Japan has recently overtaken the US and China as the highest-volume country for bitcoin trading in the world. In April, the first Japanese bill with provisions for digital currencies including bitcoin will enter into force. It will recognize bitcoin as a method of payment, but at the same time, it will impose regulations on bitcoin exchange service providers.
What the Bill Means for Bitcoin Exchanges
Japan’s Payment Services Act and the Act on Prevention of Transfer of Criminal Proceeds were amended on May 25, 2016, to impose certain regulations on digital currency exchange service providers, including bitcoin exchanges. The drafts of proposed amendments were announced by the Financial Services Agency of Japan (FSA) last December and are expected to take effect in April.
Any entity wanting to provide a digital currency exchange service must be registered with the Prime Minister. The amendments lay out numerous other requirements such as having a minimum capital of 10 million yen, deploying sufficient IT system defenses against theft and loss, and providing certain information to users such as their trading address, registration number and fee schedule.
Another part of the new regulations requires exchanges to establish several systems and processes, including employee training, internal rules, governance, and guidance for outsourcing. In addition, they must also regularly undergo an audit by a public certified accountant or audit firm at least once a year and submit periodic activity and annual reports.
From the Perspectives of Bitcoin Exchanges
The bill aims to protect consumers with “reasonable restrictions,” Yuzo Kano, CEO of Bitflyer, told Bitcoin.com. “Even foreign entities who provide services to Japanese residents will be regulated under the law”, he said.
Bitflyer is the largest exchange by volume today, according to Coinhills. The exchange has raised a total of $35.6 million in funding up to date, including the recent investment of 200 million yen from investors such as Mizuho Capital. Other shareholders include large Japanese corporations such as SBI Investment, Mitsubishi UFJ Financial Group, Mitsui Financial Group, Densu Digital Holdings, and GMO.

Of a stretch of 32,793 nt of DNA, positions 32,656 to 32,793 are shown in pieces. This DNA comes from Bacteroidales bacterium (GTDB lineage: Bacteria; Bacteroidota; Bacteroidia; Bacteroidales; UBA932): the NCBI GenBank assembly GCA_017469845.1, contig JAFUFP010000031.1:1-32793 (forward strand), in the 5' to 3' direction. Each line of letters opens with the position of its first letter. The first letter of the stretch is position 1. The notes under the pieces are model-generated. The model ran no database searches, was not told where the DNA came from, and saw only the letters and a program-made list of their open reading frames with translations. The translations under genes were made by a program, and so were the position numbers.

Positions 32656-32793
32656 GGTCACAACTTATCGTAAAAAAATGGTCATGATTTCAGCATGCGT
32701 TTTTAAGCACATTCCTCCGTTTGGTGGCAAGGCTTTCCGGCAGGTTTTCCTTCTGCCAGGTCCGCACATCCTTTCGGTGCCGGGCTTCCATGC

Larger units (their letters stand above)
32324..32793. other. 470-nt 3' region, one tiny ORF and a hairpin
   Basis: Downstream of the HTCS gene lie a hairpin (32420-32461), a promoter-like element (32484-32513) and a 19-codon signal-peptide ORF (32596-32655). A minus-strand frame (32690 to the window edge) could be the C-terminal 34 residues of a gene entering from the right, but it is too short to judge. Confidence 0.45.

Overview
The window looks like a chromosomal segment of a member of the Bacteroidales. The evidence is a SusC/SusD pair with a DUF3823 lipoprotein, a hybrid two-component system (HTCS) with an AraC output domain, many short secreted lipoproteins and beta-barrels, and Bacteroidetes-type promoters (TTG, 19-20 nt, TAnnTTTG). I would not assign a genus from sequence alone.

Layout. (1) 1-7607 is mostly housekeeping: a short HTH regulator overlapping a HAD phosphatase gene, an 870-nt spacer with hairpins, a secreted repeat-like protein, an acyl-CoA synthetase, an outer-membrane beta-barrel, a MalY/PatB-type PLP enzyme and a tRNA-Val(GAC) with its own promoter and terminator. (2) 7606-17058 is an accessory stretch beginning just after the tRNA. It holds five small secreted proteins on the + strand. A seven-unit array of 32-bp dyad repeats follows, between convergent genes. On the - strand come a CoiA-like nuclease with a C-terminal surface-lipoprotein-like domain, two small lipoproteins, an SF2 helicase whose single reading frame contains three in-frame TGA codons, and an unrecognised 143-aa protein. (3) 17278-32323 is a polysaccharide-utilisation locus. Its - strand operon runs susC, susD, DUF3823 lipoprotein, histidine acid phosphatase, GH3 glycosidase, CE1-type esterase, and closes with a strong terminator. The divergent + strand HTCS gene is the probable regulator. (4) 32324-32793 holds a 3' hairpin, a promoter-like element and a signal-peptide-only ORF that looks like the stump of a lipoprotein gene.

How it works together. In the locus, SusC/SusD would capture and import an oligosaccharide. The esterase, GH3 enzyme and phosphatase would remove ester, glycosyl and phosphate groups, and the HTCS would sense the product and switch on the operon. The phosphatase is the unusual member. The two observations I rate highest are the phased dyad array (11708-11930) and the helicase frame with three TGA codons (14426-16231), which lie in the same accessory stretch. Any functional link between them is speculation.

Kano noted that:
We lost trust on bitcoin three years ago and the majority of people still don’t believe in it in Japan. This is the time to recover the trust so large corporations will enter the market with various business use cases. This will eventually bring a wider range of attentions and make a bigger bitcoin-blockchain ecosystem.
Kagayaki Kawabata, Business Development Lead at Coincheck, another major Japanese exchange, told Bitcoin.com that “overall the new bill itself is a progressive bill that will position Japan as the leading Bitcoin country.” However, given that there are so many requirements, he feels that “the law will be a huge barrier to entry for underfunded early stage cryptocurrency startups”, adding that “from our standpoint, as a cryptocurrency startup started by a single programmer, it’s pretty sad that the new regulation may wipe the potential of startups like us”.
Coincheck has been experiencing substantial growth recently, with US$130 million in monthly transactions, and new signups at a rate of 1,000 every day. Its merchant processor service is also growing quickly, swelling from 1,000 to 5,000 merchants over the last year. Overall Kawabata believes that:
While there are some negative aspects to the regulation, government acknowledging Bitcoin is huge progress. When we look at the development of Bitcoin in the long term, we think the positives overcome the negatives lifting Bitcoin to the next stage.
Updating KYC Process
Kawabata explained that “there are various requirements we need to comply with to continue our exchange business,” he said. “As an operating exchange, KYC/AML and paperwork are probably the heaviest part. We need to comply with strict KYC requirements similar to banks which cause new users’ KYC process to be somewhat complex”.
For Bitflyer, Kano also admitted that “we will need to change the KYC process to fit the new rule.” In anticipation of this bill, he noted that “we have already been audited and have prepared necessary internal organization changes.”
Images courtesy of Shutterstock, bitflyer, Coincheck, and Japan’s FSA